Corporate Identity Theft

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Personal identity theft has become one of the unfortunate byproducts of the e-commerce age. Hundreds of thousands of individuals have their identities ransacked by the theft of their Social Security numbers, bank account numbers, credit card numbers, and other personal information tokens. So, just how bad is the problem?

Just last week, the Washington Post reported that one of the nation's biggest information services, ChoicePoint Inc., has admitted that it inadvertently sold the personal and financial records of over 100,000 individuals to fraud artists apparently involved in a massive identity theft scheme. At this writing, a Nigerian national has pled "no contest" to charges that he masterminded the scheme.

For the individuals whose identities have been stolen, the experience of straightening out the crime is a nightmare of unheralded proportions because law enforcement agencies have few tools to catch the thieves. More importantly, the legal system is not set up to handle the restitution of victims of identity theft. Credit ratings are ruined, reputations are besmirched, and financial ramifications can be deadly.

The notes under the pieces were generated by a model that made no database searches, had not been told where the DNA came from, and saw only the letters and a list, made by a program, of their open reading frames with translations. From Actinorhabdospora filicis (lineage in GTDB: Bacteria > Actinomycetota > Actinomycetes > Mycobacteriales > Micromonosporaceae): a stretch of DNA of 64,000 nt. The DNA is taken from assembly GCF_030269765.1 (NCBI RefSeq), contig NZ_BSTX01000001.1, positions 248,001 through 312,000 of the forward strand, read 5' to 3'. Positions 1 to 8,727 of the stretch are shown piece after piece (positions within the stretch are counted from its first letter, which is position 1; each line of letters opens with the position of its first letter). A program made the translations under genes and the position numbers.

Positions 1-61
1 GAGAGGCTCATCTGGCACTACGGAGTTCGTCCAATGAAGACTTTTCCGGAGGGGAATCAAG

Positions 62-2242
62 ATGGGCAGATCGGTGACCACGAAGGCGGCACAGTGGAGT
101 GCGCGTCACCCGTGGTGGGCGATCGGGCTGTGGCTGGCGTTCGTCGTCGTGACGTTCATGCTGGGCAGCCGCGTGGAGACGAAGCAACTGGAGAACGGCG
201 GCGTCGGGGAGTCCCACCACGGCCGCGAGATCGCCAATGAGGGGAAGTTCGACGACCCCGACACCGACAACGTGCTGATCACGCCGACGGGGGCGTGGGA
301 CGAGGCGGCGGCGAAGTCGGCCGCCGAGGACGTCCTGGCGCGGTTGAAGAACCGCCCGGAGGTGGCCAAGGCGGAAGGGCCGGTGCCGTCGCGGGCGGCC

And if that's not bad enough, this sad state of affairs is about to go mainstream, as corporations themselves start to feel the impact of having their own identities stolen. Even corporations that have never dealt in e-business or e-commerce electronic transactions are not immune.

Stealing the Corporate ID

How does one steal a corporation's identity? A recent report by MSNBC entitled "Fake Companies, Real Money" detailed an elaborate scam recently perpetrated on a small New York-based software company.

The owner of the software company discovered that someone had opened up an e-commerce store masquerading as his software company. This is an incredibly easy task to accomplish using nearly any online e-commerce ASP service like Yahoo! or eBay. There is minimal authorization required by these e-commerce ASPs because they are merely processing electronic transactions. They, in turn, rely upon a number of banking transaction service ASPs to route e-commerce transactions to the client's designated bank. These services make money by charging a percentage of the total value of the transaction.